Theater critic: “Yes!” I Do! », ArtisTree Musical Theater Festival | Theater | Seven days
A bed takes center stage ArtistTree The production of the Musical Theater Festival of I do! I do! With a floral quilt and ornately carved wooden frame, it ties together a stately master bedroom, drawing attention throughout the two-person musical. The dominant and versatile decor remains a constant because the characters of Agnès (Lyn Philistine) and Michael (Christopher Sutton) live 50 years of marriage. It’s a place to come together, live out fantasies, dance, break down and find stability.
Directed by Gary John LaRosa, the 1966 musical comes to life at the Grange Theater in South Pomfret. The 90-seat performance hall offers a warm atmosphere and places the audience exceptionally close to the action.
Written by Harvey Schmidt and Tom Jones, masterminds of The Fantastic, I do! I do! is unconventional in some remarkable ways. Its two-person cast went against the trend of large ensembles of the time, as seen in Hello Dolly! and How to Succeed in Business Without Really Trying.
I do! I do! also satirizes love and marriage with a much softer twist than those popular shows. It empathically examines marital norms, infidelity, loneliness and companionship through two acts jam-packed with catchy musical numbers.
We meet Agnes and Michael as hopeful engaged couples on the eve of their nuptials. Impatient and naive, the couple dive headlong into marriage, unaware of what it takes to stay together for the long haul.
At the top of Act 1, Agnes and Michael don’t know each other very well, as was normal at the turn of the 20th century when the show takes place. Neither have much experience with love or sex, but they are enthusiastically embracing their new life together. On their wedding night, Michael’s simple act of taking off Agnes’ shoe and caressing her foot is a tender and charged moment. The intimate gesture breaks the ice and their partnership begins in earnest.
Soon, Agnès is pregnant. But after eight months, Michael is the weakened one, not the engorged and heavy Agnes. He lies in bed with pains of sympathy, unaware of his wife’s very real discomfort. This is our first glimpse of Michael’s selfishness and complacency, a trait that becomes more prominent as he gains success as a novelist.
Agnes gives birth to a son and a daughter in quick succession, while growing bitter in response to Michael’s neglect. They clash with a litany of grievances. The conflict reaches a boiling point when Michael reveals he had an affair. Although she considers leaving him, Agnès decides to stay – for now.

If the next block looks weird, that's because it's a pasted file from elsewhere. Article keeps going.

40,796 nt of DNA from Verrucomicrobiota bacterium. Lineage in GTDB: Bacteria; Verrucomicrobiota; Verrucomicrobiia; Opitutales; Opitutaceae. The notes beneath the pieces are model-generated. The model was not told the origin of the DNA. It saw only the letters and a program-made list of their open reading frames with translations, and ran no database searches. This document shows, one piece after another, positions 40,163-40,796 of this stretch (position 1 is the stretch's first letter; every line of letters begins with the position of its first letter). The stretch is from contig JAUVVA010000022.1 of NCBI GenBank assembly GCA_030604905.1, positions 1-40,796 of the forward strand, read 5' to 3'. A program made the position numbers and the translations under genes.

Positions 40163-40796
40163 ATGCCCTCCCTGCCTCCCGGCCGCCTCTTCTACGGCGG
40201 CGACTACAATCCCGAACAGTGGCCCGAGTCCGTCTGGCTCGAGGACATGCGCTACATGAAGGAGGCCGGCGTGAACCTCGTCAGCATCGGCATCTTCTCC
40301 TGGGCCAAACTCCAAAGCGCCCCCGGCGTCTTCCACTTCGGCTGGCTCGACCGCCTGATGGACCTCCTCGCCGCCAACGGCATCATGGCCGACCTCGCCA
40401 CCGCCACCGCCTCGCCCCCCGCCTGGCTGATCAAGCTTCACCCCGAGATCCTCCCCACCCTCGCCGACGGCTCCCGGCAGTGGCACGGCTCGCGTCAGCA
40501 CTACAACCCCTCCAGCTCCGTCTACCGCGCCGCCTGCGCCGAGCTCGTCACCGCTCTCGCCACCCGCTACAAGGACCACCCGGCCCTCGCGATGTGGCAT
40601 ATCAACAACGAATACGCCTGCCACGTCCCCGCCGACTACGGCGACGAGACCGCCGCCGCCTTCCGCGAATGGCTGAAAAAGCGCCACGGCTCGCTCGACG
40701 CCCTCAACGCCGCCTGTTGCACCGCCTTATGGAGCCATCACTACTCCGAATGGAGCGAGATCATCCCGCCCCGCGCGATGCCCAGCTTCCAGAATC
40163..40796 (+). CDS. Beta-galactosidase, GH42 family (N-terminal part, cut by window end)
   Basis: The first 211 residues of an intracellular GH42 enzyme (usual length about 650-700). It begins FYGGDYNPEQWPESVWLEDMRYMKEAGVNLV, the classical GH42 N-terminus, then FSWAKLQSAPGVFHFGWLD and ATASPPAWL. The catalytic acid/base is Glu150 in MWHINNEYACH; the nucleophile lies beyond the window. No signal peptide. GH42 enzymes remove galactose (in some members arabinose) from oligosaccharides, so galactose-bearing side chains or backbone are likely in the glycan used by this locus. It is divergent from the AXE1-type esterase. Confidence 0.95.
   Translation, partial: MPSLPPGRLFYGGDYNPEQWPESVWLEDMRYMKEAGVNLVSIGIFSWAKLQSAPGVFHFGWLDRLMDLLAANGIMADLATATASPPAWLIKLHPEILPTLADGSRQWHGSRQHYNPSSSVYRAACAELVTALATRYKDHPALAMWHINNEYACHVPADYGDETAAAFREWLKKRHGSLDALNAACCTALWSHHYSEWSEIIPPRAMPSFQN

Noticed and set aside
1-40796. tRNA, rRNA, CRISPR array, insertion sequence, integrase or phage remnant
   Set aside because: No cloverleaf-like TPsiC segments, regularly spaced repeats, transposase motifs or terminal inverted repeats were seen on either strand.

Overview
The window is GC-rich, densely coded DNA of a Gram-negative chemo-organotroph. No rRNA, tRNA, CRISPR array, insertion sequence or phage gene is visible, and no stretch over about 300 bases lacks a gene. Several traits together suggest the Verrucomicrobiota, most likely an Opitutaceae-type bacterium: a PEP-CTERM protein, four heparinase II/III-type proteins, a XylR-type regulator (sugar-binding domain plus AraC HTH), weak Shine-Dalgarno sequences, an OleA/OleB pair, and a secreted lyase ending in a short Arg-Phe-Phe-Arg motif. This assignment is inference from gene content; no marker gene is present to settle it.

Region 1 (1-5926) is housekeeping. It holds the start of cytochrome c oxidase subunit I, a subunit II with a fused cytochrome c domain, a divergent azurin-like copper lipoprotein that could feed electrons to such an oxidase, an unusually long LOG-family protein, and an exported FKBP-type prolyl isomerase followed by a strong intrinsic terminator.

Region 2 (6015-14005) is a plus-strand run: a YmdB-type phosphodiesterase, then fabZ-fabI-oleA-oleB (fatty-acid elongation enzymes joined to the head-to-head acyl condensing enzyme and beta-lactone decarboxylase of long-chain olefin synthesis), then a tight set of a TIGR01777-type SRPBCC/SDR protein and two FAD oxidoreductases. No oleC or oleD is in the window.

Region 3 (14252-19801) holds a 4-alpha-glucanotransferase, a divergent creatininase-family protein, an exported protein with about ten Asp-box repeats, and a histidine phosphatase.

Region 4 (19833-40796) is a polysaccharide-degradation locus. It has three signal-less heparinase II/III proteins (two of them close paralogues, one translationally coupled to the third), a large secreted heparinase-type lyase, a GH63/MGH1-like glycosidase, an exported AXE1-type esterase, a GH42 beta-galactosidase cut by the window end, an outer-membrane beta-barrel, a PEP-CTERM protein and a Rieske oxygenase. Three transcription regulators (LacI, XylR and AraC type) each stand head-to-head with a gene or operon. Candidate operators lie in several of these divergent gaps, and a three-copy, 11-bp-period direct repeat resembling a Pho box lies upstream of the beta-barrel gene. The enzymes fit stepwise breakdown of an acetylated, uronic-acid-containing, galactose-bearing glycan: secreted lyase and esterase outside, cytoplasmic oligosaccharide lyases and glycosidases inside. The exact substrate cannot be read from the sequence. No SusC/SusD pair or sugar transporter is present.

Act 2 finds Agnes and Michael still together, seemingly healed from the strain of Michael’s affair. Their children are older and cause trouble for their parents who are reluctant to see them grow up. Soon, the children come of age and marry, much to the disappointment of their parents.
As empty nests, Agnès and Michael ponder what awaits them. Without children to keep them together, will they find reasons to stay? As each examines what it means to be self-sufficient and dependent on the other, they discover that love is worth fighting for.
Philistine and Sutton, a real married couple, deliver energetic and engaging performances that never waver. Both members of the Actors’ Equity Association, they have a chemistry that drives comedic numbers as much as tender moments. With brilliant physique, they go through times that are both joyful and dark, brandishing facial expressions that use every muscle.
Each has an excellent voice perfectly suited to the sumptuous musical style of I do! I do! Accompanied by a modest orchestra in a distant pit performing in a nearby barn, Philistine and Sutton take fluid ballads from song to song. They revel in as much peppy numbers full of catchy lyrics and witty barbs as they do anthemic torchlight songs steeped in emotion.
Although the show is set between 1898 and 1948, little in the script associates it with that time. A modernized ensemble and wardrobe would not be anachronistic. Nonetheless, set designer Christian Kohn roots the show in the not-too-distant past, adorning the master bedroom with antique armchairs, books, crystal decanters, perfume bottles and other bric-a-brac.
The walls of the room are adorned with an elaborate pattern of gold leaf on a dark red base that recalls emotional fervor and humanity. After all, the blood rushes to the cheeks after a first kiss and, uh, gives rise to passion.
La Rosa, who also choreographed the show, makes good use of the small space, leaving about 40 square feet at the edge of the stage for her actors to dance in a soft shoe or two.
Lighting designer Curtis Shields captures a life lived at all hours. Two gas sconces pulsate on opposite sides of the set. Morning sun and moonlight splash throughout through a fourth wall full of imaginary windows.
In terms of clothing, the looks of the characters range from just lifted to dressed for a cocktail. Costume designers Michael Bottari and Ronald Case put together period looks that change as the story progresses through the early to mid-20th century. The couple’s sleepwear says as much about the era as any of the ensembles. On their wedding night, Michael wears a very unsexy Ebenezer Scrooge-style cotton nightgown, Agnes a drab nightgown. Decades later, the two have moved on to silky pajamas.
Some may assume that ArtisTree chose a wedding story to edit the weeks before and after Valentine’s Day, but in fact, the show was originally scheduled for September 2020. The reason for its postponement should be obvious.
Given the inescapable scrutiny of love, sex and relationships that hits every year in mid-February, I do! I do! comes just when people are most likely to reflect on their own relationships. More than a fun diversion, the musical offers couples and singles a timely examination of love and what it takes to keep it going.